The Iowa Judicial Branch plans discuss today whether it should look into the possibility of replacing live court reporters with electronic equipment to record legal proceedings. The executive director of the Iowa Court Reporters Association, Kristina Sickels, says they are worried about losing their jobs, but also about how the job would be done electronically.
Sickels says the role of the court reporter is to "maintain the integrity of the record," and they are worried about whether the electronic recording can do that. Sickels says electronic recording could lead to valuable information being left out of the record.
Sickels says there’s a misconception that the electronic recording gives you a printout of what is happening, as she says someone still has to listen to the tape recording and transcribe what was said.
She says other states have found there sometimes can be portions of the tape where you can’t hear what someone says, and that is listed as "inaudible" in the written report. Sickels says human court reporters add more detail. She says they monitor everything that goes on in the courtroom and if there is someone who isn’t talking loud enough, the court reporter can ask them to speak up. Sickels says there are 185 full-time court reporters in the judicial system.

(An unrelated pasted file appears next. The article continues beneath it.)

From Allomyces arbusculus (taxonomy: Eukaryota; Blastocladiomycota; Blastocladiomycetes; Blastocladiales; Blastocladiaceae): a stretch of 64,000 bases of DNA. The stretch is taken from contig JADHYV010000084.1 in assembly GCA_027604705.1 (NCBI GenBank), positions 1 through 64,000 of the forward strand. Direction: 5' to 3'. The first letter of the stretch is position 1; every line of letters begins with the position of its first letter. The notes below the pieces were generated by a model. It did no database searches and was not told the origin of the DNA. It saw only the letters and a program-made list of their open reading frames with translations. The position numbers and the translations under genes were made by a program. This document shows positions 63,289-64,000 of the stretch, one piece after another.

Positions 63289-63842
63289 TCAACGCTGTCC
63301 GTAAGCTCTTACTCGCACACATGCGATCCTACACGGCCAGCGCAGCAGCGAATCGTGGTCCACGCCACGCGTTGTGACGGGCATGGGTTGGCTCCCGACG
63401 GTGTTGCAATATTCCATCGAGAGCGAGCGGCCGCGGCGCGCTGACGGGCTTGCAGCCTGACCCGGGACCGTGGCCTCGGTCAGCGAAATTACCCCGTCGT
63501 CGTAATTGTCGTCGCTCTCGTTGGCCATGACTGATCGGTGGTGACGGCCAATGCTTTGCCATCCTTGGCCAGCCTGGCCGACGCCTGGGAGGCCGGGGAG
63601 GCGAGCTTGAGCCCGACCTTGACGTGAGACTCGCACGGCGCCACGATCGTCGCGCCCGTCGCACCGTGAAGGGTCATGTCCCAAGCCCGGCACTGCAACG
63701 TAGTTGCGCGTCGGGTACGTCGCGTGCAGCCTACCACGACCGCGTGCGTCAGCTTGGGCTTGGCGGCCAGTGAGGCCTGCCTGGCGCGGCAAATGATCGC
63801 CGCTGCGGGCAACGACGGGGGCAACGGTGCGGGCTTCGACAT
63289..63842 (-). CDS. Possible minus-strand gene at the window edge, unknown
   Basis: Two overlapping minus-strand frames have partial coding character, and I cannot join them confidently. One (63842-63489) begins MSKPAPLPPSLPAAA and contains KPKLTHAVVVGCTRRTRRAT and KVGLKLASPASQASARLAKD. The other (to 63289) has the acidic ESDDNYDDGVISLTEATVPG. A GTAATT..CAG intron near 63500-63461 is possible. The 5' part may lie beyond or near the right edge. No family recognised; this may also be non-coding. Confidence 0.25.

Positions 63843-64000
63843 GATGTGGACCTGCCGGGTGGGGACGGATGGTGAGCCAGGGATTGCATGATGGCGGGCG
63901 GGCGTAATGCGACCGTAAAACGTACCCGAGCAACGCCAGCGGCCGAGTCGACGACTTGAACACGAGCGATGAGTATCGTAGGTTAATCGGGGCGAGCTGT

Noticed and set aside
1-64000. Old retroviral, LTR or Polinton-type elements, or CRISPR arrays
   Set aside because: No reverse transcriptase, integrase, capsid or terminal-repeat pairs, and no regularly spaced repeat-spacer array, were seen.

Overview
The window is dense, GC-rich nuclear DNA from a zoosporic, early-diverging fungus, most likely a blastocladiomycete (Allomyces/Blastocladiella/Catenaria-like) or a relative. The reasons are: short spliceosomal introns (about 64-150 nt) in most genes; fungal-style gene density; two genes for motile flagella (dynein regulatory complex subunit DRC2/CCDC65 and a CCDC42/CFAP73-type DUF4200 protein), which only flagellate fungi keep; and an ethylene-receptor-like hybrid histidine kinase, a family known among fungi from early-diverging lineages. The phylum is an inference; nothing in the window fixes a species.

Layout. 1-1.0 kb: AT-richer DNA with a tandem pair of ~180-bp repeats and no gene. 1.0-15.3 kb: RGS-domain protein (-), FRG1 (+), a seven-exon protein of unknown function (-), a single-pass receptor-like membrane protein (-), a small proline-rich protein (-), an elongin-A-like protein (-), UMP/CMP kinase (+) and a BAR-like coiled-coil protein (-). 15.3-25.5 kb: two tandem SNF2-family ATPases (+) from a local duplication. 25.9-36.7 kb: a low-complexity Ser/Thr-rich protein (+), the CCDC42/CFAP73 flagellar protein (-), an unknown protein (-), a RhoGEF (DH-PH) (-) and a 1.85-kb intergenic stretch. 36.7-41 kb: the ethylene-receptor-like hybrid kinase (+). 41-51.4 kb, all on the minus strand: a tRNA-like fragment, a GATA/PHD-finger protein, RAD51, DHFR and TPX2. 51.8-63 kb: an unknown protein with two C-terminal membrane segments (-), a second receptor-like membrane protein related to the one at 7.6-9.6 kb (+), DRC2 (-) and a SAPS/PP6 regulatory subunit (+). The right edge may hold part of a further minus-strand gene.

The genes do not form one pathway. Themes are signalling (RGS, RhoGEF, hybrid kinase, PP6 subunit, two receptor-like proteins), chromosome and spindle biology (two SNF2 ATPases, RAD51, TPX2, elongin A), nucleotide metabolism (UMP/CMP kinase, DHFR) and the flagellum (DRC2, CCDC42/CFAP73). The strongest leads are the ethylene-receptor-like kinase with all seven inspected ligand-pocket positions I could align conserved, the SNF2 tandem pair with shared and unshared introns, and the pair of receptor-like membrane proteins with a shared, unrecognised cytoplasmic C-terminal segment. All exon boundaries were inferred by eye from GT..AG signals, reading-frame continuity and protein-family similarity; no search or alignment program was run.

Sickels says the membership in the association includes both official and free-lance court reporters, and she says they are 90% female. She says many of those women are the heads of households or the primary breadwinners in the family. "It’s interesting because you hear on one hand our political leaders are talking about we need to do job creation, we need to create jobs, and then on the other hand they are talking about this. It’s confusing," Sickels says.
The proposal is one of the things being considered to save money and will be considered by the Iowa Judicial Council, which is made up of Supreme Court chief justice Marsha Ternus, the chief judge of the Iowa Court of Appeals, and the chief judge of each of Iowa’s eight judicial districts.